Air is the common name given to the combination of gases in the earth’s atmosphere, which includes, but is not limited to: oxygen. Air, as it turns out, is only 20.95% oxygen. Whilst the chemical formulae for water is H2O, two hydrogen atoms to one oxygen atom, it still comprises roughly 50% of water, as an oxygen atom is approximately twice as large as a hydrogen atom.
If we use some basic math, with liberal lashings of whimsy to supplement our lack of scientific knowledge, we can deduce, with plenty of estimative buffering, that we ourselves are a good portion ephemeral, wispy, gaseous beings: our bodies are 60-70% water, and as mentioned water is roughly half oxygen, on an atomic level at least, we could say that the physical construct of our bodies is roughly made up of 30-45% oxygen, making us, technically speaking, almost half gas, rather than completely solid. There is more oxygen within our very being than the air that we breathe. Disengage whimsy-to-math cognitive-coupling. Resume writing.
Air is also our invisible life support system, the womb-sac that encases our spaceship of a planet as we make our gajillionth revolution around our little star. If it were to slowly disappear from our atmosphere so would we, our lungs would drag us from this life so that our bodies could feed the plants. Similarly, if oxygen in our atmosphere were to increase, we would all be so calm and docile, Hindu cows, we would barely be able to function, and most likely meet our end through inactivity with big dopey grins like the poor saps illustrated on the emergency procedure manuals found on commercial airliners.
As curator, Jacqueline Doughty has assembled the artists for ‘The Matter of Air’ so that their work transforms the gallery into a showroom of presentations on the abilities and nuances of air, displaying both documented feats (Michaela Gleave, ‘7 Hour Balloon Work’, 2010; João Maria Gusmão and Pedro Paiva collection of 5 16mm studies, 2006-2010) as well as work which allows air, as a material, to perform on its own with props provided by the artist (Zilvinas Kempinas, ‘Double O’, 2008; Dane Mitchell, ‘Various Solid States’, 2010-11; Michaela Gleave, ‘Cloud House’, 2011) and that which observes air as a still, contemplative and mediative force which simply sits and exists, ever present (Sannè Mestrom, ‘Compression Chamber’, 2011).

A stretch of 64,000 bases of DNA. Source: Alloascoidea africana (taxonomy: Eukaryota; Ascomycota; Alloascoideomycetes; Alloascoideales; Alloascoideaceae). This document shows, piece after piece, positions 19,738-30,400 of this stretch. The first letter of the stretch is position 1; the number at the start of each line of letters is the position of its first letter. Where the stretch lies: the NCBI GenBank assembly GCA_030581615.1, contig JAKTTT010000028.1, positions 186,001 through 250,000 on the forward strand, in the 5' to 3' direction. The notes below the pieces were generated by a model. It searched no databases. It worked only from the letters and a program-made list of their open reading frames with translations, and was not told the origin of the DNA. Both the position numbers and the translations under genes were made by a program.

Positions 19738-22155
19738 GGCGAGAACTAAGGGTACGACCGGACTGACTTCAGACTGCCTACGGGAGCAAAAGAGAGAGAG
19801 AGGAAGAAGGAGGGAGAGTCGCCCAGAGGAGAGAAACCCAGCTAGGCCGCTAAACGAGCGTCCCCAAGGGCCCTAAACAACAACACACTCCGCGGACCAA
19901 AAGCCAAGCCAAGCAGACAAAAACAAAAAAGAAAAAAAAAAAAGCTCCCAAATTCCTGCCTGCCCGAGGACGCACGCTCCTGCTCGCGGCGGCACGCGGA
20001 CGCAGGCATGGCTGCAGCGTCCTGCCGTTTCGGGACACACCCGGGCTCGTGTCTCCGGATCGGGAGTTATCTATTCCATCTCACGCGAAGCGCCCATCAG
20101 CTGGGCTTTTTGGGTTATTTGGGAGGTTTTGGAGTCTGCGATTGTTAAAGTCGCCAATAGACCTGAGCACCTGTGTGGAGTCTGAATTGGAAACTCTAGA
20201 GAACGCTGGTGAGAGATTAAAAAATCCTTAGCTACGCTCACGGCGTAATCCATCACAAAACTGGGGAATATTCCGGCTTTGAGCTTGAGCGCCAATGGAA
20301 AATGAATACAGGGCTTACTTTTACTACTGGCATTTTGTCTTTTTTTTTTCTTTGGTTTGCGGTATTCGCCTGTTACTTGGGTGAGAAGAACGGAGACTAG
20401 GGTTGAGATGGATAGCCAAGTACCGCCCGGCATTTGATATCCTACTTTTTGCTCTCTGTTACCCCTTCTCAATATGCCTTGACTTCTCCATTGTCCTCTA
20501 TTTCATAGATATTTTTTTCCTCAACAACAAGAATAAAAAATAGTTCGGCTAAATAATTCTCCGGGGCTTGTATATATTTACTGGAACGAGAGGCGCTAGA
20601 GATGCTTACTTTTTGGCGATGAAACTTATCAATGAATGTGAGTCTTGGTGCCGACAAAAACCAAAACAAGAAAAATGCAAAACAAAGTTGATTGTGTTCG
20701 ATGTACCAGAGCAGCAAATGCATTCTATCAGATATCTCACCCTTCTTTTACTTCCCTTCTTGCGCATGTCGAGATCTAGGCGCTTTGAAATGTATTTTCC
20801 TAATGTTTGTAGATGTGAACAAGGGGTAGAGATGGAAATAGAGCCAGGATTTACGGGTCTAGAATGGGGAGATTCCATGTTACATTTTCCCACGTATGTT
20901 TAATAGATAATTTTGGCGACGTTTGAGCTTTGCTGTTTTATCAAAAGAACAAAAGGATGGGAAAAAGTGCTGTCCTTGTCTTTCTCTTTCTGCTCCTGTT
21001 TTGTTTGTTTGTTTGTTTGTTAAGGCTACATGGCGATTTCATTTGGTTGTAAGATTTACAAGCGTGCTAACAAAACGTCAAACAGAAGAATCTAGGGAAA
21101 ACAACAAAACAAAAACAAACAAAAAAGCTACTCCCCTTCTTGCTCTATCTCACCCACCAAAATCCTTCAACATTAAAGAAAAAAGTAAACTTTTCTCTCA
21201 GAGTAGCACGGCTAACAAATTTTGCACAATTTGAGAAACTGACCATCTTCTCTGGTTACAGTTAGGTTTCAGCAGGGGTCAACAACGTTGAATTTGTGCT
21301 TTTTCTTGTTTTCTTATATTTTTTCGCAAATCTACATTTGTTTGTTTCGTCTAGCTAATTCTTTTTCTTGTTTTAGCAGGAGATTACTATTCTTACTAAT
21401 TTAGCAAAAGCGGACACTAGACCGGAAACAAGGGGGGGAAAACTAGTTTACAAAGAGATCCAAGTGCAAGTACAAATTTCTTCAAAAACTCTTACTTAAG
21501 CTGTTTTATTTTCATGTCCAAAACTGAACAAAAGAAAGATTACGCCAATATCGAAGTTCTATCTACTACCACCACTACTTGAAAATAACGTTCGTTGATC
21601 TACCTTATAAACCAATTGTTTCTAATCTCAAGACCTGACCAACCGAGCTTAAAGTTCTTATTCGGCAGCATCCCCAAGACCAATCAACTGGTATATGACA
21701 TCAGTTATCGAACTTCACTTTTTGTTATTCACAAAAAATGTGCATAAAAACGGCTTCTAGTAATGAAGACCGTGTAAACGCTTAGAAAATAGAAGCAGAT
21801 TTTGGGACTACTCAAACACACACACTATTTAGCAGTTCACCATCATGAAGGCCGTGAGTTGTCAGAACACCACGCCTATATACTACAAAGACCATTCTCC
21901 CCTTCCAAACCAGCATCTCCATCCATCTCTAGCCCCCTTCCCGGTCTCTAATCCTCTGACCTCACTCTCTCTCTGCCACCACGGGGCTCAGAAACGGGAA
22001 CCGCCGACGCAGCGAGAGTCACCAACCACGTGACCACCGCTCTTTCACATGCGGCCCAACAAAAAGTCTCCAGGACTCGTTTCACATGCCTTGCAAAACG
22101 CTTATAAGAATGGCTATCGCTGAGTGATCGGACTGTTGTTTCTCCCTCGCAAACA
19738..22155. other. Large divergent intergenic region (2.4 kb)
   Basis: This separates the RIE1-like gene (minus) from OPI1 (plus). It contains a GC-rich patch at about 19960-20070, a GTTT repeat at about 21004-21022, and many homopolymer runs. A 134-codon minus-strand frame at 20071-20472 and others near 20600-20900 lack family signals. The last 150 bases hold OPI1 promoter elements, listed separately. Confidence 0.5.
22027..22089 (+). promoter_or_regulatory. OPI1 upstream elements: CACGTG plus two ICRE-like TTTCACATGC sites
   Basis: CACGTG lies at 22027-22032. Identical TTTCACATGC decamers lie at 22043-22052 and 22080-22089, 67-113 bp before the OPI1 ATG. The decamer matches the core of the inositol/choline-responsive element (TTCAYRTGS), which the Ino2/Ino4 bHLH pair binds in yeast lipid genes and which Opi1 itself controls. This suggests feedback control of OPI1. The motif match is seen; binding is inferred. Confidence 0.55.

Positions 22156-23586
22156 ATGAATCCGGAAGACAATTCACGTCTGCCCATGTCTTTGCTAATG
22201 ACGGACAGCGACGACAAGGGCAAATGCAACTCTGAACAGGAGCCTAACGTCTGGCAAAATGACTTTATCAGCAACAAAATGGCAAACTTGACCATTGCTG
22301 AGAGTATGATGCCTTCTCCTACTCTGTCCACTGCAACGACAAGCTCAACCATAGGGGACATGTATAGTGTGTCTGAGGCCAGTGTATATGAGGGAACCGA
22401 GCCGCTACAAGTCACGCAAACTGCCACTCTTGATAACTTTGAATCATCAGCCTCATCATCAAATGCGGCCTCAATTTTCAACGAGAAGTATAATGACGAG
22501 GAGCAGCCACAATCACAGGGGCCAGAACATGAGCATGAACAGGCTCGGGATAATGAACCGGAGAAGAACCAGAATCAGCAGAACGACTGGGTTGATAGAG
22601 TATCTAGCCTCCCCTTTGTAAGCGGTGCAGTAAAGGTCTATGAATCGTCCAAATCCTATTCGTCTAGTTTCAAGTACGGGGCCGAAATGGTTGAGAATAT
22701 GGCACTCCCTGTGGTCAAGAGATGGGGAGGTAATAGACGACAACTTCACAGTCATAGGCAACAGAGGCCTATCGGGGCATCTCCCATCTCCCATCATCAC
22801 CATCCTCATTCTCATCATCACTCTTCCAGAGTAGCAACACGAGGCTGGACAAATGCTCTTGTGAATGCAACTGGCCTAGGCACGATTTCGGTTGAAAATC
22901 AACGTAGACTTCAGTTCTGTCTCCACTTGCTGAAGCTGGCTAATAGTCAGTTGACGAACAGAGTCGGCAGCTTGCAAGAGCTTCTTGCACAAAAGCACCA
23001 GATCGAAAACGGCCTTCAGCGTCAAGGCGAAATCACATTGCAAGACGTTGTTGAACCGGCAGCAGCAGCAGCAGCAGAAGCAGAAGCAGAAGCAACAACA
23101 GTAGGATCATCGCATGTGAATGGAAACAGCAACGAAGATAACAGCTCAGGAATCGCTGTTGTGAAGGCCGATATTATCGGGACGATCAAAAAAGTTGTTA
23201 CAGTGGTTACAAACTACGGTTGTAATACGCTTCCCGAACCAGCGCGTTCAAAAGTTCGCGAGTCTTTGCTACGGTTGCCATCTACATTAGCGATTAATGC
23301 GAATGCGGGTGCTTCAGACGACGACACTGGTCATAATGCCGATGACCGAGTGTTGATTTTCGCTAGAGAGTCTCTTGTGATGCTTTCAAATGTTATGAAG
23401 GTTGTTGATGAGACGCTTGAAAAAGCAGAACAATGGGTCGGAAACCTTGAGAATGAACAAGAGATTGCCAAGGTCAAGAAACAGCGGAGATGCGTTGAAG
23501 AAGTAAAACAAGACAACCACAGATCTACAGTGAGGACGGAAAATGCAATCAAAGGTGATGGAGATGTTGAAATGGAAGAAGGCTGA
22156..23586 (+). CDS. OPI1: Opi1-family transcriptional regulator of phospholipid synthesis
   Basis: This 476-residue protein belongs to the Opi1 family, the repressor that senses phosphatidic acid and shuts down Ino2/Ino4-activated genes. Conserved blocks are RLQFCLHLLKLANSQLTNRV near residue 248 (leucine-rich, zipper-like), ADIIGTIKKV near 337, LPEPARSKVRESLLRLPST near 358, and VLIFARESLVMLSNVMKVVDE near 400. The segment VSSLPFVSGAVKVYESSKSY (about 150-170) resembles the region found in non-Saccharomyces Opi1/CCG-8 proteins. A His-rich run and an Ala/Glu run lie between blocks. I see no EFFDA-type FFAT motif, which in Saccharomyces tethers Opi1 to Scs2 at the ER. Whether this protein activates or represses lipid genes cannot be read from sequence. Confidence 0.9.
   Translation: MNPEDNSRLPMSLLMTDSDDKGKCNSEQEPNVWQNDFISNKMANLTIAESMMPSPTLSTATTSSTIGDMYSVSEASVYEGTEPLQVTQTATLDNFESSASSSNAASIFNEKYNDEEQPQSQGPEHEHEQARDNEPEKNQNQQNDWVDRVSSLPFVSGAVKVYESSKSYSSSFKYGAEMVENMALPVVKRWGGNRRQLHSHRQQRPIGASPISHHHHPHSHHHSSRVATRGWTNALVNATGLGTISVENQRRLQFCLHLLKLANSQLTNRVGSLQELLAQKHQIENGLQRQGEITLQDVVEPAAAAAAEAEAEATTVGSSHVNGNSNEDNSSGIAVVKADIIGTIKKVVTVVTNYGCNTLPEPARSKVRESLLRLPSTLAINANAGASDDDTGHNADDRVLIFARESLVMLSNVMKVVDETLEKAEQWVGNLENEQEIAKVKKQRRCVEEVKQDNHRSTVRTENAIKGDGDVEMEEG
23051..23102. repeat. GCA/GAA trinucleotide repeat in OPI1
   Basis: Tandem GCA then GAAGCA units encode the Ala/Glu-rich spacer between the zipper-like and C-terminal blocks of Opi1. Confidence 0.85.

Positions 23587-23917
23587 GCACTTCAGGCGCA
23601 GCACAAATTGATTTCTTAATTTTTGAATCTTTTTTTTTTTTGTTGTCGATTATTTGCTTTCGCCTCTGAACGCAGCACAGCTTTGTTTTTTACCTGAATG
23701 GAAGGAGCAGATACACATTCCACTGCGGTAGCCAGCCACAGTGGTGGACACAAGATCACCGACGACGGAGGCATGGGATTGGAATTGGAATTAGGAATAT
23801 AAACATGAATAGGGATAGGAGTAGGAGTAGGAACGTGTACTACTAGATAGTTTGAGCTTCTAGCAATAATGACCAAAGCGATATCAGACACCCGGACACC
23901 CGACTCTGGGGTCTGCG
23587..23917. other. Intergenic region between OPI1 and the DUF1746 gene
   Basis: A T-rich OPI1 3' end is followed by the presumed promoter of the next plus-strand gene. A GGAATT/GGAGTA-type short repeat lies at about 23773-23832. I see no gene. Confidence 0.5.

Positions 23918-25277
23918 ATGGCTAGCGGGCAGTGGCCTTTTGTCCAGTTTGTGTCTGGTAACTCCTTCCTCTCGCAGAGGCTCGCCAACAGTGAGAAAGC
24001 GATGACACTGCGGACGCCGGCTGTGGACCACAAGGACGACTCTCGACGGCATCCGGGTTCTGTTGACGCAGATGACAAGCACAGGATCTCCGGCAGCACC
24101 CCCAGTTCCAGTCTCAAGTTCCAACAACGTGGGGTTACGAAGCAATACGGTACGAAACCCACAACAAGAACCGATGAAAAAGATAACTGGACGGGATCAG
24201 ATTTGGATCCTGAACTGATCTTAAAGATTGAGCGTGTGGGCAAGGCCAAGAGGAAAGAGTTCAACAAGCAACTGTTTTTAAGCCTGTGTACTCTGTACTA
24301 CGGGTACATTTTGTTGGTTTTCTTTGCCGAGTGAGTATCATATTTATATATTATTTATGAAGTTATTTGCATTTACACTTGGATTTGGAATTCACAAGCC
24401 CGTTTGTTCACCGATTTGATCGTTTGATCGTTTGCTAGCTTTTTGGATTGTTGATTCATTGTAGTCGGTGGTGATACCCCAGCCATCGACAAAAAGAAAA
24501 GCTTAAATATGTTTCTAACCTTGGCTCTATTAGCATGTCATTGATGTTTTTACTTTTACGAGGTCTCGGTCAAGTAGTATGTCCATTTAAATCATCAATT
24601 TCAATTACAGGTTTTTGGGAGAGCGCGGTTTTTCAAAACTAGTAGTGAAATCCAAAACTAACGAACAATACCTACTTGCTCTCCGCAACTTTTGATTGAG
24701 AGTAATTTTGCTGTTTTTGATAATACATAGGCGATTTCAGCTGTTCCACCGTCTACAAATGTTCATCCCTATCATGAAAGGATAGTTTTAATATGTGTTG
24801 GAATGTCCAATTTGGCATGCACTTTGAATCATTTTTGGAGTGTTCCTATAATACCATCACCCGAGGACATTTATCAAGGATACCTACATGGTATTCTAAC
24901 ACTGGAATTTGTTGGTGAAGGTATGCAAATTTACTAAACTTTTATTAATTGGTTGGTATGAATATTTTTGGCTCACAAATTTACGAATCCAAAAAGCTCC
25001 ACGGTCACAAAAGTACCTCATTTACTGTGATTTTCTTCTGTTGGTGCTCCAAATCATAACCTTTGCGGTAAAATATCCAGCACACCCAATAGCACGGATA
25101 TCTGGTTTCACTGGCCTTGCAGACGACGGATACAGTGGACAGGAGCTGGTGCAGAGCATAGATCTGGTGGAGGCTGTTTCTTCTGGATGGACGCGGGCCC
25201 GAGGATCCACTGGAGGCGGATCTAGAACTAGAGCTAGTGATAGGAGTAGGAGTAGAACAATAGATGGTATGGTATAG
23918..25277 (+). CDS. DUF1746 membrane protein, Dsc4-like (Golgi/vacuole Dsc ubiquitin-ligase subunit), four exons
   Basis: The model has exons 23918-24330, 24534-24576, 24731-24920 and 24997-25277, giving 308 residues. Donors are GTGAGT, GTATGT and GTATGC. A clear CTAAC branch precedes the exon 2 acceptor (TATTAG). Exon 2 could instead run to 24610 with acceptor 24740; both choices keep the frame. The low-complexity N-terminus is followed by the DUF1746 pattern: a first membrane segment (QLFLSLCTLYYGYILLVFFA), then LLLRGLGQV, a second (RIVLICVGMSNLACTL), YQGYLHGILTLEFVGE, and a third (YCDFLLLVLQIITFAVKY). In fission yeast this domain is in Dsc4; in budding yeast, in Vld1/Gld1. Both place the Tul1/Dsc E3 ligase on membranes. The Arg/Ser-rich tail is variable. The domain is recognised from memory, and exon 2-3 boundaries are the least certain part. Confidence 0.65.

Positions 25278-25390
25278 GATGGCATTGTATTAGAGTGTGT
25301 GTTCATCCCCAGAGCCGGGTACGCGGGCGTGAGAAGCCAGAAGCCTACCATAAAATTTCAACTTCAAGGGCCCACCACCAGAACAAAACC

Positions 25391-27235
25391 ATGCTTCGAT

The exhibition engages us: as a viewer, passively observing still objects, or documentation; and as a participant that actively negotiates with air as a live phenomena, which when utilised by Michaela Gleave’s ‘Cloud House’ and Zilvinas Kempinas, ‘Double O’ specifically, place the audience on par with air as a substance at the most opposing outcomes of its potential states of existence: as a manic, violent energy, and as a soft, delicate, lethargic entity.